8. An engine according to claim 1, characterized in that each exhaust gas manifold means collects the exhaust gases of the working cylinder means of a respective cylinder row prior to the inlet thereof into the associated catalyst means into a uniform flow cross section, and in that the oxygen probe means are arranged in the uniform flow cross section of the exhaust gas manifold means of a given cylinder row.
9. An engine according to claim 1, characterized in that the suction channel means is constructed asymmetrically in such a manner that one cylinder row receives under all operating conditions of the engine, a richer air/fuel mixture than the other cylinder row, and in that the oxygen probe means influencing the controllable fuel supply means is arranged in the exhaust gas manifold means of the cylinder row supplied with the leaner air/fuel mixture and the oxygen probe means influencing the additional air supply means is arranged in the exhaust gas manifold means of the cylinder row supplied with richer air/fuel mixture, and in that the by-pass line means terminates in the part of the suction channel means supplied with the richer air/fuel mixture.
10. An engine according to claim 1, characterized in that the controllable additional air supply means includes a variable valve means.
11. A mixture-producing reciprocating-piston internal combustion engine which comprises at least two cylinder rows each having at least one working cylinder means, a mixture-producing means common to both cylinder rows having a controllable fuel supply means and operatively connected with the working cylinder means of the two rows by way of suction channel means, exhaust gas catalyst means for the after-burning of the exhaust gases arranged in exhaust gas line means of the engine, and a separate exhaust gas manifold means for each cylinder row, characterized by control means operable to supply one row with a relatively leaner, though substantially stoichiometric air/fuel mixture from said common mixture-producing means and to supply the other row with a slightly richer air/fuel mixture including means for leaning down the richer mixture so as to be also substantially stoichiometric.
12. An engine according to claim 11, characterized in that the control means include oxygen probe means in the exhaust gas line means upstream of the catalyst means.
13. An engine according to claim 12, characterized in that the control means further includes controllable additional air supply means for leaning down the richer mixture.
14. An engine according to claim 13, characterized in that the exhaust gas catalyst means is constructed as selective catalyst means, and in that the one oxygen probe means is operatively connected at least indirectly with the controllable fuel supply means of the mixture-producing means in such a manner that the air/fuel ratio supplied to the one cylinder row is composed as accurately as possible stoichiometrically while the operative connection of the other oxygen probe means with the additional air supply means is such that the air/fuel mixture supplied to the other cylinder row associated with said other oxygen probe means is composed also stoichiometrically as accurately as possible.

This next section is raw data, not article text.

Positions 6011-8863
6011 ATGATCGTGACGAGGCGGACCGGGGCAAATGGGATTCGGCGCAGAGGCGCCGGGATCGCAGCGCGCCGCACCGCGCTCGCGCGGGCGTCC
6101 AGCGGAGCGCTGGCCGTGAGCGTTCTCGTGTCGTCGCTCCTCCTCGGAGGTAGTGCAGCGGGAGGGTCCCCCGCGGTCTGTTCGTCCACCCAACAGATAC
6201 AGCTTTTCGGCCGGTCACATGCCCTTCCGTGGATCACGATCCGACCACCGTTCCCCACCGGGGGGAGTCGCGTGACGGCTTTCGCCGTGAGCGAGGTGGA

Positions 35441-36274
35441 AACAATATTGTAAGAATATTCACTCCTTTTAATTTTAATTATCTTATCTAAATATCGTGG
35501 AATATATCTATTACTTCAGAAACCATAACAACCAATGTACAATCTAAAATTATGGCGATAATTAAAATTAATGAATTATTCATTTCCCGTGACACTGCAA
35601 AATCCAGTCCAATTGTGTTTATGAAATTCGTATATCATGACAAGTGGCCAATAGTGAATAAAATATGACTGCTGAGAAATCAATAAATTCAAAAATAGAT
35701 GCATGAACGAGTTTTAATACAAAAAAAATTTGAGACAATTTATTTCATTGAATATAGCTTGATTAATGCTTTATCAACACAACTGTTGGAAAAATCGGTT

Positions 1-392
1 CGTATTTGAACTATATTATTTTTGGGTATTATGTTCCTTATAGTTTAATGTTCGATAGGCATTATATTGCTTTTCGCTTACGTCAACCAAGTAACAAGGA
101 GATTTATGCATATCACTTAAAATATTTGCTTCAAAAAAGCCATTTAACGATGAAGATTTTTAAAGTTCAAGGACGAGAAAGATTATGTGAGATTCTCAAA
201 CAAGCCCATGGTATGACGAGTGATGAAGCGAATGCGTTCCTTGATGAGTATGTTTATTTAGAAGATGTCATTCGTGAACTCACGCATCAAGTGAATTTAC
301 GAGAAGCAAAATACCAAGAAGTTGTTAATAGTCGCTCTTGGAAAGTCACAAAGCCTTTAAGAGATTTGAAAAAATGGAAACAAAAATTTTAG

15. An engine according to claim 12, characterized in that each exhaust gas manifold means collects the exhaust gases of the working cylinder means of a respective cylinder row prior to the inlet thereof into the associated catalyst means into a uniform flow cross section, and in that the oxygen probe means are arranged in the uniform flow cross section of the exhaust gas manifold means of a given cylinder row.
16. An engine according to claim 13, characterized in that the suction channel means is constructed asymmetrically in such a manner that one cylinder row receives under all operating conditions of the engine, a richer air/fuel mixture than the other cylinder row, and in that the oxygen probe means influencing the controllable fuel supply means is arranged in the exhaust gas manifold means of the cylinder row supplied with the leaner air/fuel mixture and the oxygen probe means influencing the additional air supply means is arranged in the exhaust gas manifold means of the cylinder row supplied with richer air/fuel mixture, and in that the by-pass line means terminates in the part of the suction channel means supplied with the richer air/fuel mixture.
Description

The present invention relates to a mixture-compressing reciprocating-piston internal combustion engine including two separate cylinder rows with at least one working cylinder each as well as a uniform mixture-producing installation common to both cylinder rows, connected with the working cylinders of both cylinder rows by way of a suction channel system and having a controllable fuel supply, as well as at least one exhaust gas catalyst for the after-burning of the engine gases arranged in an exhaust gas line system of the engine as well as one separate exhaust gas manifold system for each cylinder row which collects into a uniform flow cross section the exhaust gases of the working cylinders of a respective cylinder row prior to the inlet thereof into the coordinated catalyst.